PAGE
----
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An evaluation of semi‐automated methods for collecting ecosystem‐level data in temperate marine systems

Overview of attention for article published in Ecology and Evolution, May 2017
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  • In the top 25% of all research outputs scored by Altmetric
  • High Attention Score compared to outputs of the same age (88th percentile)
  • High Attention Score compared to outputs of the same age and source (87th percentile)

Mentioned by

twitter
30 tweeters

Readers on

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23 Mendeley
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Title
An evaluation of semi‐automated methods for collecting ecosystem‐level data in temperate marine systems
Published in
Ecology and Evolution, May 2017
DOI 10.1002/ece3.3041
Pubmed ID
Authors

Griffin, Kingsley J., Hedge, Luke H., González‐Rivero, Manuel, Hoegh‐Guldberg, Ove I., Johnston, Emma L., Kingsley J. Griffin, Luke H. Hedge, Manuel González‐Rivero, Ove I. Hoegh‐Guldberg, Emma L. Johnston

Abstract

Historically, marine ecologists have lacked efficient tools that are capable of capturing detailed species distribution data over large areas. Emerging technologies such as high-resolution imaging and associated machine-learning image-scoring software are providing new tools to map species over large areas in the ocean. Here, we combine a novel diver propulsion vehicle (DPV) imaging system with free-to-use machine-learning software to semi-automatically generate dense and widespread abundance records of a habitat-forming algae over ~5,000 m(2) of temperate reef. We employ replicable spatial techniques to test the effectiveness of traditional diver-based sampling, and better understand the distribution and spatial arrangement of one key algal species. We found that the effectiveness of a traditional survey depended on the level of spatial structuring, and generally 10-20 transects (50 × 1 m) were required to obtain reliable results. This represents 2-20 times greater replication than have been collected in previous studies. Furthermore, we demonstrate the usefulness of fine-resolution distribution modeling for understanding patterns in canopy algae cover at multiple spatial scales, and discuss applications to other marine habitats. Our analyses demonstrate that semi-automated methods of data gathering and processing provide more accurate results than traditional methods for describing habitat structure at seascape scales, and therefore represent vastly improved techniques for understanding and managing marine seascapes.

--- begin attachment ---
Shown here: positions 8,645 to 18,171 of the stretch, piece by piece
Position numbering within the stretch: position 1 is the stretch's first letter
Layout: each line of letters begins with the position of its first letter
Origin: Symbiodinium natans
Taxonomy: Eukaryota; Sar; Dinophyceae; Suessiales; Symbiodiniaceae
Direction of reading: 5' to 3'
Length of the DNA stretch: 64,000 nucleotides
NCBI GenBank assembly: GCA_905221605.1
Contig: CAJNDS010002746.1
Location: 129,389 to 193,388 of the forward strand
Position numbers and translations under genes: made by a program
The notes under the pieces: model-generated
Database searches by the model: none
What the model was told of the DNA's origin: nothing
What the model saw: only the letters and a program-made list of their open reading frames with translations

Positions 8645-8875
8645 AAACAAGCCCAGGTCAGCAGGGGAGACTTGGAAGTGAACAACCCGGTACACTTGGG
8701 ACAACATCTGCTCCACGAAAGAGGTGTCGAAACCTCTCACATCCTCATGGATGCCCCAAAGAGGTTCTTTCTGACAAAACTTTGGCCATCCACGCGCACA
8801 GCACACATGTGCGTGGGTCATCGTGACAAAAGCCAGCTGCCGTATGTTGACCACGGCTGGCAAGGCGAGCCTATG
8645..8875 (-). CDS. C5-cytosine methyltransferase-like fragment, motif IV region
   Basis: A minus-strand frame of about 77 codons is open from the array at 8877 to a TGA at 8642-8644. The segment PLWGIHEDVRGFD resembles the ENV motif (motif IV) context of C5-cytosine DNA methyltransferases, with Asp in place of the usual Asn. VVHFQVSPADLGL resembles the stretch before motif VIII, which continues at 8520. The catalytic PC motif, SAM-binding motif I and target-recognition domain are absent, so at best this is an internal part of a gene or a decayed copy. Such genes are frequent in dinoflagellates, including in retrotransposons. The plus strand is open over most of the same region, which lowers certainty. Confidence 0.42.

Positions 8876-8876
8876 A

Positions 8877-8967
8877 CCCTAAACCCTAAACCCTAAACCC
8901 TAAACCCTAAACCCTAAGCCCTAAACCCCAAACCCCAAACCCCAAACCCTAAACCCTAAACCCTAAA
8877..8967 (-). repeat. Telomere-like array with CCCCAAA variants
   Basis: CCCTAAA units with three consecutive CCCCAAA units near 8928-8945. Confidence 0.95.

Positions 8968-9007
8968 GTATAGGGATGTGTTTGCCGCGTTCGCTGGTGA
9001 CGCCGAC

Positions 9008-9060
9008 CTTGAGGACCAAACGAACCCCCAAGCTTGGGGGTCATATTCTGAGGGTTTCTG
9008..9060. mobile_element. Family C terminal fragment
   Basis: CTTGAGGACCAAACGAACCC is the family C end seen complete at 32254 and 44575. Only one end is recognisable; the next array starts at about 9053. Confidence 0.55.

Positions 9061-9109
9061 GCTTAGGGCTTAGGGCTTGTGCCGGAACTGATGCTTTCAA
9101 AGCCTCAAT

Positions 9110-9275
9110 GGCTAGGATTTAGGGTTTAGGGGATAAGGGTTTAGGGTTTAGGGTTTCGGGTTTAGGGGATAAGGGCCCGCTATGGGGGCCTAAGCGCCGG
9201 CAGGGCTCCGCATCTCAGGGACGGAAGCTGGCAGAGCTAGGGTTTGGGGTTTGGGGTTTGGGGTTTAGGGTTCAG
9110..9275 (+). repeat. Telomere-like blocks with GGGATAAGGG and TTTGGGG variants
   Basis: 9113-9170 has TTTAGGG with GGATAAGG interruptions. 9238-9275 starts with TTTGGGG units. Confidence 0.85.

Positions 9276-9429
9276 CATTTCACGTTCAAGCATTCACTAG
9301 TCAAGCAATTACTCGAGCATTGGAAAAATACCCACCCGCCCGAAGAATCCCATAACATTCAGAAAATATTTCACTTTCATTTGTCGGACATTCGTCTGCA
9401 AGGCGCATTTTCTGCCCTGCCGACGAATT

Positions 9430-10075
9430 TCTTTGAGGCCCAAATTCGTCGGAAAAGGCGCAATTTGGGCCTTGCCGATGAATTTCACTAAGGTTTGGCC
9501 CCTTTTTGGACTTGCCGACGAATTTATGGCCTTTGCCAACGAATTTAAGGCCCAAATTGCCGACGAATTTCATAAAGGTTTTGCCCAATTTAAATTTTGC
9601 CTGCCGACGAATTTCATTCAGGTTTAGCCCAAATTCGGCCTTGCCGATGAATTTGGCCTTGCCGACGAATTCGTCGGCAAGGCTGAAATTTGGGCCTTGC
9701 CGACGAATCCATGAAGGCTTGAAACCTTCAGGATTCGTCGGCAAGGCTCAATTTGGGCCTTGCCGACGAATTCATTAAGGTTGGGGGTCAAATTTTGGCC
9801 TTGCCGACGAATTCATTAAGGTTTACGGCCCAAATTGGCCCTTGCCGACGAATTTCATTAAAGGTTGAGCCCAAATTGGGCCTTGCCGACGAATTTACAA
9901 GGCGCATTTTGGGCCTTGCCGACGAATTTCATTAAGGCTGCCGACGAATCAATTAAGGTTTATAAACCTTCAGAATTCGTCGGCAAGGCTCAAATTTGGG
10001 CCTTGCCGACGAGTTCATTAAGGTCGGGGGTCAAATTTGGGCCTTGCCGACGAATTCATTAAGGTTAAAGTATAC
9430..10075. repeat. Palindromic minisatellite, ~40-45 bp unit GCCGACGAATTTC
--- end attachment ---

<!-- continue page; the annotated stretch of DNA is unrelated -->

Twitter Demographics

The data shown below were collected from the profiles of 30 tweeters who shared this research output. Click here to find out more about how the information was compiled.

Mendeley readers

The data shown below were compiled from readership statistics for 23 Mendeley readers of this research output. Click here to see the associated Mendeley record.

Geographical breakdown

Country Count As %
Unknown 23 100%

Demographic breakdown

Readers by professional status Count As %
Researcher 8 35%
Student > Master 5 22%
Student > Ph. D. Student 3 13%
Student > Bachelor 2 9%
Student > Doctoral Student 2 9%
Other 3 13%
Readers by discipline Count As %
Agricultural and Biological Sciences 11 48%
Environmental Science 6 26%
Unspecified 3 13%
Earth and Planetary Sciences 2 9%
Business, Management and Accounting 1 4%
Other 0 0%

Attention Score in Context

This research output has an Altmetric Attention Score of 17. This is our high-level measure of the quality and quantity of online attention that it has received. This Attention Score, as well as the ranking and number of research outputs shown below, was calculated when the research output was last mentioned on 01 March 2018.
All research outputs
#712,990
of 11,667,520 outputs
Outputs from Ecology and Evolution
#326
of 3,053 outputs
Outputs of similar age
#29,987
of 268,434 outputs
Outputs of similar age from Ecology and Evolution
#26
of 201 outputs
Altmetric has tracked 11,667,520 research outputs across all sources so far. Compared to these this one has done particularly well and is in the 93rd percentile: it's in the top 10% of all research outputs ever tracked by Altmetric.
So far Altmetric has tracked 3,053 research outputs from this source. They typically receive more attention than average, with a mean Attention Score of 8.3. This one has done well, scoring higher than 89% of its peers.
Older research outputs will score higher simply because they've had more time to accumulate mentions. To account for age we can compare this Altmetric Attention Score to the 268,434 tracked outputs that were published within six weeks on either side of this one in any source. This one has done well, scoring higher than 88% of its contemporaries.
We're also able to compare this research output to 201 others from the same source and published within six weeks on either side of this one. This one has done well, scoring higher than 87% of its contemporaries.